This past summer, in only the second lawsuit of its kind to go to trial, Boston University graduate student Joel Tenenbaum was ordered to pay four record labels a total of $675,000 in damages for illegally downloading 30 songs and sharing them online. The decision came one day after the 25-year-old doctoral student in physics admitted in open court that he had illegally downloaded and then shared hundreds of songs through peer-to-peer networks between 1999 and 2007. Judge Nancy Gertner, of the U.S. District Court for the District of Massachusetts, ruled that as a result of his admissions, Tenenbaum had conceded liability; she thus directed the jury to consider only how much he should pay in damages. After only three hours of deliberation, the jury found that Tenenbaum infringed on the copyrights of various songs, including Nirvana’s “Come As You Are’’ and Beck’s “Loser”. In a statement following the verdict, Tenenbaum’s attorney, Harvard Law professor Charles Nesson, declared his intent to appeal; specifically, Nesson disagreed with the judge’s pre-trial decision that the defense could not present a fairness argument–in short, that Tenenbaum had the right to download and share songs under the fair use doctrine of copyright law.

Fast forward six months, and Nesson stands by his word. Last Tuesday, February 23, Nesson argued before the court for a new trial or, in the alternative, a reduced penalty. Nesson called the $675,000 award of damages “oppressive” and “severe,” especially considering that by failing to pay the 99 cents charged online for each of the 30 songs in question, Tenenbaum only caused the companies to lose a total of $21.

Two days after Charles Nesson pleaded his case in Boston and halfway across the country, a federal appeals court ordered a university student to pay the Recording Industry Association of America (RIAA) $27,750—$750 per track—for downloading and sharing 37 songs while in high school. The February 25 decision by the 5th Circuit Court of Appeals reverses a Texas federal judge who previously ordered defendant Whitney Harper to pay $7,400, or $200 per song. While the lower court had granted Harper an “innocent infringer’s” exemption to the Copyright Act’s minimum of $750 per track (because she was unaware she was violating copyrights and in fact believed that file-sharing and Internet radio streaming were one and the same), the appeals court ruled that she was ineligible for such a defense, regardless of the fact that she was between 14 and 16 years old when the infringing activity occurred. Per the 5th Circuit, the Copyright Act precludes such a defense if the legitimate CDs of the music in question provide copyright notices; the court expressed little patience with Harper’s defense that technological illiteracy and age made her incapable of intentionally infringing the record labels’ copyrights: “Harper cannot rely on her purported legal naivety [sic] to defeat the . . . bar to her innocent infringer defense.” The court’s statements present a sharp contrast to the lower court’s holding:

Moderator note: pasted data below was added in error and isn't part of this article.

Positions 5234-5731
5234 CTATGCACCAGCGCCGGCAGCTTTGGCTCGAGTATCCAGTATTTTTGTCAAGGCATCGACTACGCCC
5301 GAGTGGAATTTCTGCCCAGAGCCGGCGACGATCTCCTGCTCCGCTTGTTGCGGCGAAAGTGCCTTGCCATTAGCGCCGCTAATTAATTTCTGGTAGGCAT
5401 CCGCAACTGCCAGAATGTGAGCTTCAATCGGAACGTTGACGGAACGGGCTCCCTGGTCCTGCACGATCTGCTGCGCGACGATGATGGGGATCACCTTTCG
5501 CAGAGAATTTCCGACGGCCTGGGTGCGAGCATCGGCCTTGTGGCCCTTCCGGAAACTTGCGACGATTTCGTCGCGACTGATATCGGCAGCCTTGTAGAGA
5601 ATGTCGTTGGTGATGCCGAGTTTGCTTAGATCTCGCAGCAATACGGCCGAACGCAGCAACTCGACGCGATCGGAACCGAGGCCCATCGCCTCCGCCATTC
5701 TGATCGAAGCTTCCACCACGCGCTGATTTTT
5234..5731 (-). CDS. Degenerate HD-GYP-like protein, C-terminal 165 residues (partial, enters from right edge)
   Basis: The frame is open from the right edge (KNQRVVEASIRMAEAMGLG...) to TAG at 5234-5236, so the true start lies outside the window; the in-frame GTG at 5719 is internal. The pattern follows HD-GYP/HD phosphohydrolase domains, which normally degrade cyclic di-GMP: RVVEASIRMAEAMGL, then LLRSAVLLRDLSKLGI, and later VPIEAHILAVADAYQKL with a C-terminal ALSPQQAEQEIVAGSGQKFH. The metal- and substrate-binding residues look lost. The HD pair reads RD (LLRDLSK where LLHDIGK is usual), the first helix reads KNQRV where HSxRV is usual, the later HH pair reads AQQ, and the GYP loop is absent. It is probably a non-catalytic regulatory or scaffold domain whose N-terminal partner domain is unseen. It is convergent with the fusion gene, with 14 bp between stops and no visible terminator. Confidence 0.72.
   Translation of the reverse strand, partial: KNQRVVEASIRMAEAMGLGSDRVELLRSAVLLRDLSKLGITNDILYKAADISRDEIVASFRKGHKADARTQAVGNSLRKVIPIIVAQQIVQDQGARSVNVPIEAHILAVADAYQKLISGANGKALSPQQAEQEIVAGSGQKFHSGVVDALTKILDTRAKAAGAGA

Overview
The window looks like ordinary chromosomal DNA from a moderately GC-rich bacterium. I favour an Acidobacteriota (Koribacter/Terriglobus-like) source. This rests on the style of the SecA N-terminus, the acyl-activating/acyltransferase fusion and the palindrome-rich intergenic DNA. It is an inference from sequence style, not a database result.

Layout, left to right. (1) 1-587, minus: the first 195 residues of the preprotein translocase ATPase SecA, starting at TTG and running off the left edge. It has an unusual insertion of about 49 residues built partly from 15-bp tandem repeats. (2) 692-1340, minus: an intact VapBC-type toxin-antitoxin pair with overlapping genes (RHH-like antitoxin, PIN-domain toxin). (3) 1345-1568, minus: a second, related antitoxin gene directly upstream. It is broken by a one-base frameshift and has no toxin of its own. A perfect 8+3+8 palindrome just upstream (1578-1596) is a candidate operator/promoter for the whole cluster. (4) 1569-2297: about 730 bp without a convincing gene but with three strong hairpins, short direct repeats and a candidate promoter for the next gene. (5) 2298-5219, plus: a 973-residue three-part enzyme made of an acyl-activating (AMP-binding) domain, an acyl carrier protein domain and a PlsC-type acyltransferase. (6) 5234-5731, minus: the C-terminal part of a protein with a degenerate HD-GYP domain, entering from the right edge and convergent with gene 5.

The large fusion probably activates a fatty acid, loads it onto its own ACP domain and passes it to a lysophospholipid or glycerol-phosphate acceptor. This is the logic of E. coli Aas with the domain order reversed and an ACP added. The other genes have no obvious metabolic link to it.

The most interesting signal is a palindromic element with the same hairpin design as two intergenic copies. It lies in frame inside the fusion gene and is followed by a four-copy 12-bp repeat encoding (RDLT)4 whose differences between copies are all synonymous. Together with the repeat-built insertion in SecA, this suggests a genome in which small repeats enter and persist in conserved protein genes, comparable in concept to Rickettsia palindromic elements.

Although proper notice was provided on the cover of each of the Recordings, a question remains as to whether Defendant knew the warnings on compact discs were applicable in this KaZaA setting. In this case, there were no compact discs with warnings, [and] Plaintiffs have not introduced any evidence to contradict that Defendant did not have an understanding of the nature of file-sharing programs and copyright sophisticated enough to have reason to know that her actions infringed Plaintiffs’ copyrights. Therefore, the Court finds that a fact issue exists as to whether Defendant was an innocent infringer.

In December of 2008, the RIAA announced it would finally end the legal assault against consumers that began back in 2003 and has resulted in over 35,000 lawsuits. Rather, the RIAA set its sights on anti-piracy efforts with ISPs. And yet, while high school children and young graduate professionals sighed in relief, two years later two such individuals continue fighting in the war against the recording industry, seeking an opportunity to reach 26 years old without having to declare bankruptcy.

— Jaci Thomson

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